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There are many kinds of dogs that originate from different prefectures of Japan. These dogs are known all over the world, and the areas they’re from are very proud of them. 

Here are some of the most popular Japanese dogs. See how many you know! 


In Russia, the Japanese Akita-inu (“inu” means dog in Japanese) is very popular these days since Japan gifted it to Russian President Vladimir Putin a few years ago. The Akita-inu is originally from Akita prefecture.

Hokkaido-inu (Ainu-inu)

In Japan, the Japanese Hokkaido-inu (Ainu-inu) is used as the mascot for one of Japan’s biggest telecom companies and appears frequently in their popular TV commercials. The Hokkaido-inu is originally from Hokkaido prefecture.


The great hunter Kai-ken is used for hunting animals in mountains. Kai-ken is originally from Kai in Yamanashi prefecture.


There is another white dog Kishu-inu in Japan and it is very similar to the Hokkaido-inu. Many people say the Hokkaido-inu has cute eyes like a tanuki and the Kishu-inu has sharp eyes like a fox, but as you can see it is very, very hard to see the difference…

The Kishu-inu is originally from Wakayama prefecture (its old name is Kishu).


One of the most popular Japanese dogs is Shiba-inu. There is also a small version of it called the Mame-shiba. There is a popular TV show on TV Tokyo network using the Mame -shiba as the main character named “Mamesuke” and he is very cute.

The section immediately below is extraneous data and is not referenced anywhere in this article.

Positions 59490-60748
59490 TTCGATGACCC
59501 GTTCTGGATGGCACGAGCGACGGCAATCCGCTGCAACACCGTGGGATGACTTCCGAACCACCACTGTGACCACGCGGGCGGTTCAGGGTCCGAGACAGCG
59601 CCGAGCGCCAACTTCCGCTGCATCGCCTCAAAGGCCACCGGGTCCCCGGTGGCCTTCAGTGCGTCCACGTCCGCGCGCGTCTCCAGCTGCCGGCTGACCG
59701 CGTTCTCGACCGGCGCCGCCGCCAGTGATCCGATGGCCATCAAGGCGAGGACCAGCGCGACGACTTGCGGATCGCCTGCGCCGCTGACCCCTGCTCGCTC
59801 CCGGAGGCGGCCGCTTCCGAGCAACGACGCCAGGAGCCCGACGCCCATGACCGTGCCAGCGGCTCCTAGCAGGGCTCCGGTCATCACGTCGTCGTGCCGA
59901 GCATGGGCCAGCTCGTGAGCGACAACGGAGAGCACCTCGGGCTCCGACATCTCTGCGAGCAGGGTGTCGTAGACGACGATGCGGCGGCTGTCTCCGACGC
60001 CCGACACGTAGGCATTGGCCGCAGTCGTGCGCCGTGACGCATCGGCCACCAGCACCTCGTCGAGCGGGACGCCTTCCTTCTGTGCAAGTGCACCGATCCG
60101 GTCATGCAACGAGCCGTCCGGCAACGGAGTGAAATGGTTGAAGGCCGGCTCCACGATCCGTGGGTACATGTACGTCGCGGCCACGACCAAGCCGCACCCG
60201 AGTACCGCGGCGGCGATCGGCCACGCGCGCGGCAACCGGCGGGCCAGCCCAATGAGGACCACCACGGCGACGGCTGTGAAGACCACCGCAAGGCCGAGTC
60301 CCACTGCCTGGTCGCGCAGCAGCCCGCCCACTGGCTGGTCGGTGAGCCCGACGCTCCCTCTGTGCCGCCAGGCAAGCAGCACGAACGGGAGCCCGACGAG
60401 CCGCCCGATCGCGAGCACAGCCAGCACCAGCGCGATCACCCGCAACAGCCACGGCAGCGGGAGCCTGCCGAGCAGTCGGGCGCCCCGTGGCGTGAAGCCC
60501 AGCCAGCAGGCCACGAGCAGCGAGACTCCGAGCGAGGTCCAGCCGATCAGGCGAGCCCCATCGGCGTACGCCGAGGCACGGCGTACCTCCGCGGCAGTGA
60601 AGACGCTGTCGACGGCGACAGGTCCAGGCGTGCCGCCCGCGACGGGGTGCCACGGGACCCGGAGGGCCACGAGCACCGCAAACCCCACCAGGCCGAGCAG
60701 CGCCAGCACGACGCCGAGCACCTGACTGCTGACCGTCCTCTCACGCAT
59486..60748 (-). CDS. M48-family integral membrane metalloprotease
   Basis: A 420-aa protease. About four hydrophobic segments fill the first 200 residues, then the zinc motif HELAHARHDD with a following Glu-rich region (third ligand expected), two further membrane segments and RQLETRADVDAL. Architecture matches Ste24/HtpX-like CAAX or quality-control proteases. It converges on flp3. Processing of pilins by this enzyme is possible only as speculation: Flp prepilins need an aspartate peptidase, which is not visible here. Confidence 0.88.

The Shikoku-ken is a mix between the Japanese wolf, okami, and a Japanese dog. It is very handsome and looks similar to the Japanese wolf. It is sometimes called Tosatoken but is totally different from Tosatoken. The Shikoku-ken is originally from Shikoku island.


The famous Japanese Tosatoken is a fighting dog. It is very big and dangerous and there have been cases where it has killed its own master. The tosatoken is originally from Shikoku island (its old name is Tosahan).

Japanese dogs are famous for loyalty to their masters, and there is a Japanese old film called “Hachiko Monogatari” (the story of Hachiko). In 2009, it was remade into “Hachi: A Dog’s Tale” in America.

Cover photo: Wikipedia

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